This is an archived article that was published on sltrib.com in 2012, and information in the article may be outdated. It is provided only for personal research purposes and may not be reprinted.
It's unfortunate that Robert Griffin III has to be involved in any kind of controversy this last week, especially when it's not because anything he said or did.
It's easier to imagine Griffin, the product of a military family, helping the elderly across the street than popping up shirtless in clubbing photos, a la Rob Gronkowski. By almost all accounts, he's a focused, smart, happy-go-lucky guy.
But controversy-proof? Apparently not.
That's because of a television commentator's remarks on ESPN's First Take, when millions cringed as Rob Parker wondered aloud whether Griffin was a "brother" or a "cornball brother."
You don't need a minor in political correctness to know how off-base that line of thought was. Parker later apologized for his comments, likely after long reflection on the meaning of the word "restraint."
But the issue is beyond Parker, ESPN or even really Griffin. And given the way we think about race in sports, controversies like this one are liable to keep coming up.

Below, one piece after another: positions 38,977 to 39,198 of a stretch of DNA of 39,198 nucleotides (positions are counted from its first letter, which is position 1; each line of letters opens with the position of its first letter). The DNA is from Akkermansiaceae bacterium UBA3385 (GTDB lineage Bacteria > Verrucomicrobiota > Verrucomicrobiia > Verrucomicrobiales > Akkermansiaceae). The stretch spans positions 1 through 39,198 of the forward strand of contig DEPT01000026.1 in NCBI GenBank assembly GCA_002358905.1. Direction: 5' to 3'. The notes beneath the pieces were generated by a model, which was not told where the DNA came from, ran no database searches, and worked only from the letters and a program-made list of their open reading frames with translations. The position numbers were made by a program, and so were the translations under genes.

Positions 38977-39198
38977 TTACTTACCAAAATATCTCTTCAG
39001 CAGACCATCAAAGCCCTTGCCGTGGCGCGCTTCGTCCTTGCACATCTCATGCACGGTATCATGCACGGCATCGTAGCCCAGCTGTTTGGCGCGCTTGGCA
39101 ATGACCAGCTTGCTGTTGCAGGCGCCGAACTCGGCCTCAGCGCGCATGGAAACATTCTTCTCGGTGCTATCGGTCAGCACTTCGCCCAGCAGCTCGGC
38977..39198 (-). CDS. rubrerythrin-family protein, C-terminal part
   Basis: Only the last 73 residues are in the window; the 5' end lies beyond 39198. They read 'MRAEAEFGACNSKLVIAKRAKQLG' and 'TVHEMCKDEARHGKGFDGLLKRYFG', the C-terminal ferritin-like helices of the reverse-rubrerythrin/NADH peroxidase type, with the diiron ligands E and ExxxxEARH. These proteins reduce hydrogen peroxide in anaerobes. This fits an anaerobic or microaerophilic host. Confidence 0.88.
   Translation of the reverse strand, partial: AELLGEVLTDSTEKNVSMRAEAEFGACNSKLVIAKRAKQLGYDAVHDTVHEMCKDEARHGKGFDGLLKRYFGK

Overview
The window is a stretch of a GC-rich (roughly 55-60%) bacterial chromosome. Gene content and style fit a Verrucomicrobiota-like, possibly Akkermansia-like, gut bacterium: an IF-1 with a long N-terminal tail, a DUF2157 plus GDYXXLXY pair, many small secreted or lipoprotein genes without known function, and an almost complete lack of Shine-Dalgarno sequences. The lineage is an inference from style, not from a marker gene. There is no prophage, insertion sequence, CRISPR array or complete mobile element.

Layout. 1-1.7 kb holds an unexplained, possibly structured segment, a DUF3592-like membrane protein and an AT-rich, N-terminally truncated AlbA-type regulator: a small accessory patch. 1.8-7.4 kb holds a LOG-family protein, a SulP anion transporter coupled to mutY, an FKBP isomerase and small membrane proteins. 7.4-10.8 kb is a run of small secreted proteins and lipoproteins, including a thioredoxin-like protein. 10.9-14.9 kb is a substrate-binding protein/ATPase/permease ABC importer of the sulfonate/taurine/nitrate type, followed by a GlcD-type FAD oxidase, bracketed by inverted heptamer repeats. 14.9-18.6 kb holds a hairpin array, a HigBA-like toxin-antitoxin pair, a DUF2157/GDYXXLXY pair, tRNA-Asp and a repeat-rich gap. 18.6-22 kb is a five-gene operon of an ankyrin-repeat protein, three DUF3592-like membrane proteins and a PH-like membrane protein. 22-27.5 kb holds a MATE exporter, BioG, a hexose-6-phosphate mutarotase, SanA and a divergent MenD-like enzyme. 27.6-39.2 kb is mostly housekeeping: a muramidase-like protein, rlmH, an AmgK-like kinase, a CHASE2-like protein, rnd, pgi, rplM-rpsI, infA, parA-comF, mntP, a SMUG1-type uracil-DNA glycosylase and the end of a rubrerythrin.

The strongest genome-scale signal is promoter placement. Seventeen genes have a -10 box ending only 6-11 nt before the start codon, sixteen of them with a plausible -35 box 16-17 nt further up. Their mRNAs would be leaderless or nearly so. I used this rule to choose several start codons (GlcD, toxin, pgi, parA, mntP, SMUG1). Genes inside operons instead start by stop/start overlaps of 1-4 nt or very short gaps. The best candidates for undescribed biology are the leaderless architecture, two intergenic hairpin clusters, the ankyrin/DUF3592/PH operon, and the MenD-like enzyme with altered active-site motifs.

The comments came in response to about as neutral a statement as one could muster: Griffin had said he didn't want to be "defined" by being a black quarterback. Which makes a ton of sense.
It's not like Peyton Manning wants to be called "the best white quarterback in NFL history" when he retires. In your career, do you want to be known as the best Latino banker, or the best Asian journalist?
That's not the label any of us want slapped on what we do. But in sports, it's somehow hard for us to see these athletes without immediately categorizing.
It's something hard to stop, how we like to make a novelty out of our athletes. It's why a guy like Jeremy Lin, as much as his fame has done for him, has to live with being cast as the best Asian basketball player, while he's probably much more focused on being the best American point guard.
It's a tough thing to explain, because while no one wants to be slapped with a label, race is very much a part of who you are.
It's your background, your experience, your family, your values or at least it usually plays a big role in shaping those things.
In some sense, it's realistic to acknowledge that athletes such as Griffin and Lin take pride in their race. If you really want to call it trailblazing even though black quarterbacks and Asian basketball players have been around for years they probably take a dose of pride in setting that example.
The issue is one of sensitivity. No one can be faulted for identifying Griffin as an athlete of color. But when race starts to dominate that discussion and when people question the authenticity of that identity is maybe when we all need to take a step back.